Taking stock of migratory developments in the OSCE region over the last several months, the OSCE Parliamentary Assembly’s Ad Hoc Committee on Migration met last week and discussed how the COVID-19 pandemic has exacerbated the precarious conditions in which refugees and asylum seekers find themselves. The meeting also focused on developing synergies between the OSCE’s executive structures and OSCE parliamentarians in the area of combating trafficking in human beings along migration routes.
Committee Chair Margareta Cederfelt (Sweden) emphasized the particularly negative impact that the pandemic has had on refugees and migrants, including how it has been used in some cases as a pretext to suspend refugee resettlement programs, and how quarantine measures imposed on overcrowded migrant camps, combined with frustration over squalid living conditions, have led to humanitarian crises.
“As countries imposed travel bans and adopted a range of other measures to contain the pandemic, already scarce safe and legal pathways were further reduced,” Cederfelt said. “Combined with an economic downturn disproportionately impacting migrant communities, the COVID-19 pandemic has provided fertile ground for smuggling and cross-border trafficking networks to flourish as they seek ways to overcome these new barriers.”
The meeting was joined by OSCE PA President Peter Lord Bowness (United Kingdom) and Secretary General Roberto Montella, who expressed support for the work of the committee. OSCE Special Representative and Co-ordinator for Combating Trafficking in Human Beings Valiant Richey spoke to the committee about his work in the area of addressing human trafficking along migration routes with a particular focus on children, and highlighted areas in which parliamentarians could make a contribution.
“The number of child victims of trafficking tripled over the last 15 years,” Richey said. “Tens of thousands of children are being trafficked every year across borders, and we are not getting a grip on it. We urgently need to improve communication between countries of origin, transit and destination. Instruments are there, but they need to be adopted and implemented.”
Richey noted that trafficked persons are often classified and treated as irregular migrants, even when clear indications of trafficking exist, and they are therefore at constant risk of detention and deportation. “We need to do a much better job at identifying and protecting victims of trafficking,” he said, urging parliamentarians to enhance national legal frameworks in this regard.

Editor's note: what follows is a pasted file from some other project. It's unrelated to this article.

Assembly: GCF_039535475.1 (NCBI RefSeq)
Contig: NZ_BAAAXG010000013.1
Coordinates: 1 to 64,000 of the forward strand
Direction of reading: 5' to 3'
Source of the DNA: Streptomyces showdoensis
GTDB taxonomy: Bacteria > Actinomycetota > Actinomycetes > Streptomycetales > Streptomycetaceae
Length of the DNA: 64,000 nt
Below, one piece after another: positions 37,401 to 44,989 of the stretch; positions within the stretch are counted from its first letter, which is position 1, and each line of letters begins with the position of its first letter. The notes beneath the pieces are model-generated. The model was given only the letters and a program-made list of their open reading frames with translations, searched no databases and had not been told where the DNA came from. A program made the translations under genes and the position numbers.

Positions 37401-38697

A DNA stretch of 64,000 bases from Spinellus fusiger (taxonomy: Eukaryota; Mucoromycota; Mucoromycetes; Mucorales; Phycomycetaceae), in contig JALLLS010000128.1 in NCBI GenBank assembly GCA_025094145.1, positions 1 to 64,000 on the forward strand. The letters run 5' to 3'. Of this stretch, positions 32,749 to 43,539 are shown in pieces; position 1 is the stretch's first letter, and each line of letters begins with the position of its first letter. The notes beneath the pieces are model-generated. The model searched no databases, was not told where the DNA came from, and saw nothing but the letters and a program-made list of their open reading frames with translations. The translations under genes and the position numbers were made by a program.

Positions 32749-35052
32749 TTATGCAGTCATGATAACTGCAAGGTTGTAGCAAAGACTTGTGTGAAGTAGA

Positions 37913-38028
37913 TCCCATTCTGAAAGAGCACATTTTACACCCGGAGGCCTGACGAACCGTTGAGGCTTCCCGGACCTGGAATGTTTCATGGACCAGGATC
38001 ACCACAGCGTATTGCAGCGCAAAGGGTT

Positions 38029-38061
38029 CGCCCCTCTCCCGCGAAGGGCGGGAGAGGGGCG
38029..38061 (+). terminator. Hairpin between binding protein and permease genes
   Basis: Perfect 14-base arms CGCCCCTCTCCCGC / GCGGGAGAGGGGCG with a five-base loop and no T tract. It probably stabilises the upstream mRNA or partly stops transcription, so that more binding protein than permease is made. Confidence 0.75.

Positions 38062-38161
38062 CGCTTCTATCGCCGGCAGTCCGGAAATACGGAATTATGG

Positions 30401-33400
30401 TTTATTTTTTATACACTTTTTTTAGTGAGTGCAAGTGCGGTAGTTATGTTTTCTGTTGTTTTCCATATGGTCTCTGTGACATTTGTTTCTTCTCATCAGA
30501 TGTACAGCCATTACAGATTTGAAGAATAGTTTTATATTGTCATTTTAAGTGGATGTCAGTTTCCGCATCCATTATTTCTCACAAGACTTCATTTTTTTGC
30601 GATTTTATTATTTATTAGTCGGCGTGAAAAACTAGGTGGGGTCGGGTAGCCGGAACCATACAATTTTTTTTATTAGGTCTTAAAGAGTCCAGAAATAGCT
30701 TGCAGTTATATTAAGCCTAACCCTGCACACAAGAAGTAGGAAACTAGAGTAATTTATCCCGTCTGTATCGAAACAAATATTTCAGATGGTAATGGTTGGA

With eight members of the committee members participating, the discussion focused on concrete ways for OSCE parliamentarians to counter trafficking in human beings through targeted legislation and improving the conditions that lead to trafficking, including by alleviating poverty.
Kyriakos Hadjiyianni (Cyprus) drew upon the experience of his country which has adopted legislation to criminalize the use of services offered by victims of human trafficking. “We, as parliamentarians, must ensure that there are legislative frameworks in place to protect victims and prevent future human trafficking,” he noted.
Members also suggested thinking out of the box and using modern technologies to fight human trafficking.
Gudrun Kugler (Austria), for example, discussed work that she is doing in the Austrian parliament on human trafficking and suggested helping to protect victims by amplifying their stories, including by working with platforms such as Netflix to produce documentaries on the topic. Hedy Fry (Canada) underlined the importance of OSCE parliamentarians participating in a variety of international fora in order to raise the profile of the OSCE’s migration-related work.
Participants also discussed the humanitarian situation in Greece’s Aegean Islands, especially on Lesbos, as well as ways to promote a humane and durable solution to the crisis in northwestern Bosnia and Herzegovina.
Members highlighted the pushbacks and other violations of human rights that are occurring not only at the external borders of the EU, but also within the EU. The EU Pact on Migration and Asylum calls for the establishment of independent human rights monitoring mechanisms, it was noted, but instead many of those who have been accused of committing violations are also tasked with monitoring.
The committee also discussed the possibility of organizing a parliamentary web dialogue in March, as well as possible upcoming field visits.
The OSCE PA Ad Hoc Committee on Migration was established in 2016 and consists of 17 Members of Parliament from 15 OSCE participating States.